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EU wrong to stand by Netherlands: Turkey

dpa logodpa 13/03/2017

The Turkish foreign ministry has rejected a call by top EU officials to show restraint in a row with the Netherlands over political campaigning.

Turkey's foreign ministry says the European Union is exercising democratic values selectively and that it shouldn't be standing by the Netherlands, which it accuses of violating human rights and European values.

Ankara has suspended high-level diplomatic relations after Dutch authorities prevented its ministers from speaking at rallies of expatriate Turks, worsening a row between the NATO allies.

In a joint statement on Monday, EU's foreign policy chief Federica Mogherini and enlargement commissioner Johannes Hahn called on Turkey to refrain from "excessive statements" to avoid further escalating the dispute.

"EU counterparts are exercising democratic values and basic rights and freedoms selectively," the foreign ministry said in a statement.

"It is very grave for the EU to hide behind member country solidarity and stand by the Netherlands, which has clearly violated human rights and European values."

Mogherini and Hahn's statement included "inaccurate assessments", the foreign ministry said.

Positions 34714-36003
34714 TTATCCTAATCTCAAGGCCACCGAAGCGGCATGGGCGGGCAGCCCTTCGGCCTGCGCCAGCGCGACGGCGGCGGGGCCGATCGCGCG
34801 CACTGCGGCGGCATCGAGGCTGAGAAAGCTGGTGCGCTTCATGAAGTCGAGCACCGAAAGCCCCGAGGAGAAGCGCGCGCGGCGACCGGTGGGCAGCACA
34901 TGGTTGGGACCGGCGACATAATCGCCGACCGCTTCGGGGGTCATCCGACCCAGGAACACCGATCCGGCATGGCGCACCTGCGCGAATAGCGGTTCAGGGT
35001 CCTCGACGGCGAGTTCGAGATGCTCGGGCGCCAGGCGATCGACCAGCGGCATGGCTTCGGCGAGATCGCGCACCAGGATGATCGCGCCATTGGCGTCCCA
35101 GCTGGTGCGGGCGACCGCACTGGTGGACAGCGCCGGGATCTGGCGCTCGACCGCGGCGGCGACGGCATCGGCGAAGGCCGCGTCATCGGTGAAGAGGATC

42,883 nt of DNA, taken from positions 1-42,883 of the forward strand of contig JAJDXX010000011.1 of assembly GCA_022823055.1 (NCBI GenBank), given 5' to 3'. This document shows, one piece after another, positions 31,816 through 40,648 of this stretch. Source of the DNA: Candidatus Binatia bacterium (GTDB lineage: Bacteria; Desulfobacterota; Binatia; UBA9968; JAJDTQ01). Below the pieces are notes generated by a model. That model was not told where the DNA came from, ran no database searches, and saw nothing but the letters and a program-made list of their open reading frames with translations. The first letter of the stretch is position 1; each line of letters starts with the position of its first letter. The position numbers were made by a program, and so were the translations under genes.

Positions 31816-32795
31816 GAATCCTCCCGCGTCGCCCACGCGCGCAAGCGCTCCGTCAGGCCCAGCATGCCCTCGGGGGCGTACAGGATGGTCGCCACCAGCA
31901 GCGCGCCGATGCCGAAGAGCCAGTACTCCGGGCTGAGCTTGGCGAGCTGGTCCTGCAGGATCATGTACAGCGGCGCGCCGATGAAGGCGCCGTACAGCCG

"It should be understood that the EU's statement... actually helps the cause of extremes such as xenophobia and anti-Turkish sentiment," it said.

President Tayyip Erdogan, who is seeking Turkish voters' support in an April 16 referendum on boosting his powers as head of state, had accused the Dutch government of acting like "Nazi remnants" for barring his ministers.

The sanctions include the banning of the Dutch ambassador and diplomatic flights from the Netherlands. They do not appear to include economic measures or travel restrictions for ordinary citizens.

Dutch Prime Minister Mark Rutte on Tuesday said the sanctions were "not too bad" but were inappropriate as the Dutch have more to be angry about.

"On the other hand, I continue to find it bizarre that in Turkey they're talking about sanctions when you see that we have reasons to be very angry about what happened this weekend."

On Saturday the Netherlands blocked Turkey's foreign minister from landing on Dutch soil and later ordered the family affairs minister to leave after she tried to get to Rotterdam to address a crowd of Erdogan's supporters.

Rutte's government was angered by Erdogan referring to the Dutch as "Nazis" and for his determination to hold a campaign rally on Saturday among Dutch Turks on Dutch soil without a permit.

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